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Guideline on How to Comment on DEC’s Proposed Hydrofracking Regulations

September 22, 2011

Guideline to comment on SGEIS flaws created for public use

On Sept. 7, the New York State Department of Environmental Conservation released a revised draft of its Supplemental Generic Impact Statement, a document which will serve as a guideline for issuing permits for hydraulic fracturing, or fracking, should this drilling technique be ultimately allowed to take place in New York State.

A Wiki-page for commenting on the shortcomings of the GEIS has been created for public use by William Huston of Binghamton, who is lead editor of the page along with James "Chip" Northrup of Cooperstown. The site, which groups related items together, credits sources, provides a number of expert analyses, and identifies the major flaws of the SGEIS, may be accessed at http://tinyurl.com/2011SGEISFlaws.

The webpage contains contributions from parties in various fields of expertise, such as attorney Helen Slottje of the Community Environmental Legal Defense Foundation, which has educated on and advocated for municipal bans on fracking based on New York State Home Rule rights. Another contributor is Anthony Ingraffea, Dwight C. Baum Professor of Engineering at Cornell University. Ingraffea has lectured widely on the potential scale and scope of fracking and the state’s lack of preparedness for this drilling procedure to take place. Also featured are commentaries from Lou Allstadt, former Executive Vice President of Mobil Oil Corporation, Roger Downs, conservation program manager for Sierra Club-Atlantic Chapter, and other prominent opponents of fracking.

Northrup, who since 2010 has given many presentations on the flaws of the SGEIS, and wrote much of the commentary on the site, feels that the latest version of the SGEIS is not much improved over the original document, released in 2009, which, he also believes to have been seriously flawed.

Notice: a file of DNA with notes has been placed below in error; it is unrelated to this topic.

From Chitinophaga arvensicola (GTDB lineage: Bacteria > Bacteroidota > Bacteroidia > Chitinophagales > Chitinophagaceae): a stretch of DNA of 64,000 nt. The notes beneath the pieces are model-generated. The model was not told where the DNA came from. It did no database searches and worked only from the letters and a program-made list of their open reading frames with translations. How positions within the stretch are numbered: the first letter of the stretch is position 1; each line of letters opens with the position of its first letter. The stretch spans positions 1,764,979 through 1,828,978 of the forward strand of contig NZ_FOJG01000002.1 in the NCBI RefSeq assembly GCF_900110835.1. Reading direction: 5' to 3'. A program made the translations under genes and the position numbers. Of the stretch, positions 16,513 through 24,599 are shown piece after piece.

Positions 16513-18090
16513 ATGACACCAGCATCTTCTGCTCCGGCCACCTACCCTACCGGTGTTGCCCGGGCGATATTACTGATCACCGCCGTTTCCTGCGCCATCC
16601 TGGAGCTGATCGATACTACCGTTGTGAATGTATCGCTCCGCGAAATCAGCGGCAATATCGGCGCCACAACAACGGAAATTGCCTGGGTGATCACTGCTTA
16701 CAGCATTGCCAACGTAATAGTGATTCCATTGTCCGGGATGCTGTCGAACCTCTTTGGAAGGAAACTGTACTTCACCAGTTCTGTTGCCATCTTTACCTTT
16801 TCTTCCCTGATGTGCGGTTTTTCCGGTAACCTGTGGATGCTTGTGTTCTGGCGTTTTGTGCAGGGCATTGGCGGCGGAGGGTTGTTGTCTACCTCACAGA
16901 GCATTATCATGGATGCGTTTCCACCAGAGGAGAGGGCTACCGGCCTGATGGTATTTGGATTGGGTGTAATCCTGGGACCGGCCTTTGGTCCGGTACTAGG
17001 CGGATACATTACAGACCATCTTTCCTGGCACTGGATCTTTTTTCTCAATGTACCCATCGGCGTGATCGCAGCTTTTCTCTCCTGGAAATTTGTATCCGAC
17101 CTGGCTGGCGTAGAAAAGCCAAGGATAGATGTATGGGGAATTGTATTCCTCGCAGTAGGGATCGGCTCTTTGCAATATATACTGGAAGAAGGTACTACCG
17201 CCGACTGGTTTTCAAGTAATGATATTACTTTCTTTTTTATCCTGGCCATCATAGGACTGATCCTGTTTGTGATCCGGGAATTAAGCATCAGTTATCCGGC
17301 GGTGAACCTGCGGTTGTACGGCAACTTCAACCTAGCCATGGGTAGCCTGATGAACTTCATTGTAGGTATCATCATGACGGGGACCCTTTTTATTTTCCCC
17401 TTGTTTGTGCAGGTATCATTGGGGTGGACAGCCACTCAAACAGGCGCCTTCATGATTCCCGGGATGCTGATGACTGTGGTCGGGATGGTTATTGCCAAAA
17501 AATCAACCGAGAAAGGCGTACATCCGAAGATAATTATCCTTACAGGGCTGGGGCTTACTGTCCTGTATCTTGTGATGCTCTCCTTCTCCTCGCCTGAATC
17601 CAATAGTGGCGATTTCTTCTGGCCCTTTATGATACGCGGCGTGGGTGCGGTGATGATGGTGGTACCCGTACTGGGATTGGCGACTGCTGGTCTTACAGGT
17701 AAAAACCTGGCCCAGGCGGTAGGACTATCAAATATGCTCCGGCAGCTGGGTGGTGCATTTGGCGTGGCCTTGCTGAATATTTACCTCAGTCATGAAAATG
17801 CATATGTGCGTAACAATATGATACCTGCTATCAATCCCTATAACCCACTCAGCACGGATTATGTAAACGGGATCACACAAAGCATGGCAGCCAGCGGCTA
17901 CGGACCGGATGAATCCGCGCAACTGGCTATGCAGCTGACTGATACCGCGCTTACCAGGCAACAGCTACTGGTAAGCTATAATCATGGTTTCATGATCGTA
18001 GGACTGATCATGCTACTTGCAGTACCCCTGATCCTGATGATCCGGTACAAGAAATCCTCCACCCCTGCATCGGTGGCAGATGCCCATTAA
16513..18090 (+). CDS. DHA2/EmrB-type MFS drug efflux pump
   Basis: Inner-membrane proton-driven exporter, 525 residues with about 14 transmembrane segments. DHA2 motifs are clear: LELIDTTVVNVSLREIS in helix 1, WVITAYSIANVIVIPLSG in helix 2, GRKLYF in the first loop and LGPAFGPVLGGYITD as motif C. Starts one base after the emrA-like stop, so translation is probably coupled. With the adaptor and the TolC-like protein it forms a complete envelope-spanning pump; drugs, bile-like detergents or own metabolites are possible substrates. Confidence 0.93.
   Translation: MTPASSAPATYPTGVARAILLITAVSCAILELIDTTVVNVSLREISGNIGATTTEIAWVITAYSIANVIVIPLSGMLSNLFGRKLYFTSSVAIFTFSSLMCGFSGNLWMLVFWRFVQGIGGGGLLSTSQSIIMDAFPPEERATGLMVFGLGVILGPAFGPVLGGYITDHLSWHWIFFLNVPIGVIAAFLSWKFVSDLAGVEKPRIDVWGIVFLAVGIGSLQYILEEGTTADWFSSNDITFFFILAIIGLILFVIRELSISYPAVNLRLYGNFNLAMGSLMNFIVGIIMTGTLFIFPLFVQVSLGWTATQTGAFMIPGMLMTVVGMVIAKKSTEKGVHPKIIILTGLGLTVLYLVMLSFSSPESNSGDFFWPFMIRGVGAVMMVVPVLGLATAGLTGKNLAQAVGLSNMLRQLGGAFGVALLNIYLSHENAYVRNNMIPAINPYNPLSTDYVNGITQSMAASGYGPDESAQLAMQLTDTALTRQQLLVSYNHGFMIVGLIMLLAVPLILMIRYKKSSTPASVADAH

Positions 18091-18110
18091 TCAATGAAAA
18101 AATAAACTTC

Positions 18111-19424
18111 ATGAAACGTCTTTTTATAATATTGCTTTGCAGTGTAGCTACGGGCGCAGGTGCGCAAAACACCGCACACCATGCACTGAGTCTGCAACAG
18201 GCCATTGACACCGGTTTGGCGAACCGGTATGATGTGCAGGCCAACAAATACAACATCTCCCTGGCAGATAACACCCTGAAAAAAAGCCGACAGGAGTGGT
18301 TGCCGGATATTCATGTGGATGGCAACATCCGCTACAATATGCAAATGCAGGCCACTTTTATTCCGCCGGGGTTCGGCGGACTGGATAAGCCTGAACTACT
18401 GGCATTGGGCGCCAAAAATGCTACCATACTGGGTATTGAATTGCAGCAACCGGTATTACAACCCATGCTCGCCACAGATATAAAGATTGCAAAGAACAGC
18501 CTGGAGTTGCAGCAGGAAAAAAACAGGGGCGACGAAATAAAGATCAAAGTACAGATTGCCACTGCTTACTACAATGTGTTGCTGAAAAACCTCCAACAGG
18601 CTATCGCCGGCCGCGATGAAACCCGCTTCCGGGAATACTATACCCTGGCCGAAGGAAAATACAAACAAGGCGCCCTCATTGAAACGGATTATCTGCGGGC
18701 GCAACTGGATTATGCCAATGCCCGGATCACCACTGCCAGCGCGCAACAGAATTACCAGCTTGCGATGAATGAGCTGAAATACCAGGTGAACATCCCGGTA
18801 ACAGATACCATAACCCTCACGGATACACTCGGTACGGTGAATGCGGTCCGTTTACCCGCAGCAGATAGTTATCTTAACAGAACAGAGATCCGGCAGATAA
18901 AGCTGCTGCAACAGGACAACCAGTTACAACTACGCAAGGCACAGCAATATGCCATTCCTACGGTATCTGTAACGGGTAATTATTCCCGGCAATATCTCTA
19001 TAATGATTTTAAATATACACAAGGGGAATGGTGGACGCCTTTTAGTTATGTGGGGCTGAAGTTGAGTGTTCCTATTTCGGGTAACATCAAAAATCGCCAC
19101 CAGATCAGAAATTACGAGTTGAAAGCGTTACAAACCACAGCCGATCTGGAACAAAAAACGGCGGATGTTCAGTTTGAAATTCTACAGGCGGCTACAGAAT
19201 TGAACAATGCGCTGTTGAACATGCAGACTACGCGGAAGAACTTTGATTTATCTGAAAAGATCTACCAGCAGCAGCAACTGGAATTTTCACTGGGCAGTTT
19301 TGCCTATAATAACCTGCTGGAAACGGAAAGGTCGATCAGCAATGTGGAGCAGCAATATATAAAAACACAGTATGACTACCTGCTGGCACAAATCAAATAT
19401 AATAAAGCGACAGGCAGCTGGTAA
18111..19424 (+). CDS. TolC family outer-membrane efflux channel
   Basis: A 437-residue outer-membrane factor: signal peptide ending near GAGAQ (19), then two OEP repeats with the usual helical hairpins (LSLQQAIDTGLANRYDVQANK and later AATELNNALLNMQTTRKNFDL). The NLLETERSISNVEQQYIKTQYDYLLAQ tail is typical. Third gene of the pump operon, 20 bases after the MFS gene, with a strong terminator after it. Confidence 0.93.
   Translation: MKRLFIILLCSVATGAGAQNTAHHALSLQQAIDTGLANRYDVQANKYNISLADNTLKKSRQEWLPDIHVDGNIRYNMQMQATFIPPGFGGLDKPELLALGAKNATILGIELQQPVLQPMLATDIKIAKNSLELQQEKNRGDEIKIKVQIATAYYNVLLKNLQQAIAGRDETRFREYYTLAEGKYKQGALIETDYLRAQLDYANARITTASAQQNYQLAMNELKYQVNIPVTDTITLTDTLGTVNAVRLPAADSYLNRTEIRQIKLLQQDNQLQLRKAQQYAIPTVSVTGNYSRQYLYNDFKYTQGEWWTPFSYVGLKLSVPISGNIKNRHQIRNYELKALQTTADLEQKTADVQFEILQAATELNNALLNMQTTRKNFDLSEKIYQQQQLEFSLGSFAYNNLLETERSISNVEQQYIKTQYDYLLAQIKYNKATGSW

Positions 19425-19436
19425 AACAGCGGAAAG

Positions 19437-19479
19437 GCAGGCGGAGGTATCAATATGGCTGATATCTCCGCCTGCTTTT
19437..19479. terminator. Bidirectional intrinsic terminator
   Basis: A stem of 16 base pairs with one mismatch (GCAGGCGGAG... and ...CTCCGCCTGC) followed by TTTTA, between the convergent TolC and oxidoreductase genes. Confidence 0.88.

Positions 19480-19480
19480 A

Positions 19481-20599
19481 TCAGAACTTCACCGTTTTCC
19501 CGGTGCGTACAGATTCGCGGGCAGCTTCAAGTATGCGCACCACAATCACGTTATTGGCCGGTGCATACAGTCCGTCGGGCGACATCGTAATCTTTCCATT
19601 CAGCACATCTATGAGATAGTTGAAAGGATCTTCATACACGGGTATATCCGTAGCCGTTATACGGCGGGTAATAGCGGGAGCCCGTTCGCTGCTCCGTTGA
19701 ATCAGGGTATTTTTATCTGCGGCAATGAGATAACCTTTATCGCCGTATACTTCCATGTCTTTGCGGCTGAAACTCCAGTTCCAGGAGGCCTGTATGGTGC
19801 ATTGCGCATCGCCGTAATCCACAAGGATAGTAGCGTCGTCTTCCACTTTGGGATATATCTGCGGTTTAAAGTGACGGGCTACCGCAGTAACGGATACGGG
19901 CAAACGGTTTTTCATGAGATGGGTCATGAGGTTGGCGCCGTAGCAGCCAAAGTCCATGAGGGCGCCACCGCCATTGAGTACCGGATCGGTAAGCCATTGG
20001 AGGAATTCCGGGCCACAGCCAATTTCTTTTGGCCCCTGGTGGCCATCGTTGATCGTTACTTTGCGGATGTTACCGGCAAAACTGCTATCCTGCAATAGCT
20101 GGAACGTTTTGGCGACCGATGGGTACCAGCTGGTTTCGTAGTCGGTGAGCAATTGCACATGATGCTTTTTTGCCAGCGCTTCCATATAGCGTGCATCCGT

“This generic approach to fracking allows the DEC to let matters slide from the outset. Our first and foremost comment is that there are no rules for horizontal hydrofracking in New York State," Northrup said. “If your town has no land use ordinance, the "regulations" of the SGEIS will be the only protection you have. As written, that will virtually insure that rural water wells, streams and ponds will be polluted by shale gas drilling,” Northrup writes on the site.

"The GEIS was out of date when it was published nine years ago. It was supposed to be reduced to a set of rules, but never was. We have no expectations that the current SGEIS will be turned into a set of rules either, since that would require the DEC to adhere to those rules. It simply does not have the staff and resources to do that,” he said.

Northrup urges residents to respond as soon as possible and to continue to send in additional responses. Sample responses are posted on this site; http://tinyurl.com/dSGEIS-Responses

Written public comment on the SGEIS will be accepted through the close of business December 12, 2011 by two methods only:

•Electronic submission using a web-based comment form available on DEC’s website. This is the method preferred by the DEC; or

•Paper submission mailed or delivered to: Attn: dSGEIS Comments, New York State Department of Environmental Conservation, 625 Broadway, Albany, NY 12233-6510. Name, address, and affiliation (if any) of the commenter are requested.

Due to the expected volume, comments that are faxed, telephoned, or emailed to the DEC will not be accepted for the official record. This is to ensure that all comments are captured properly and can be included during the review process.

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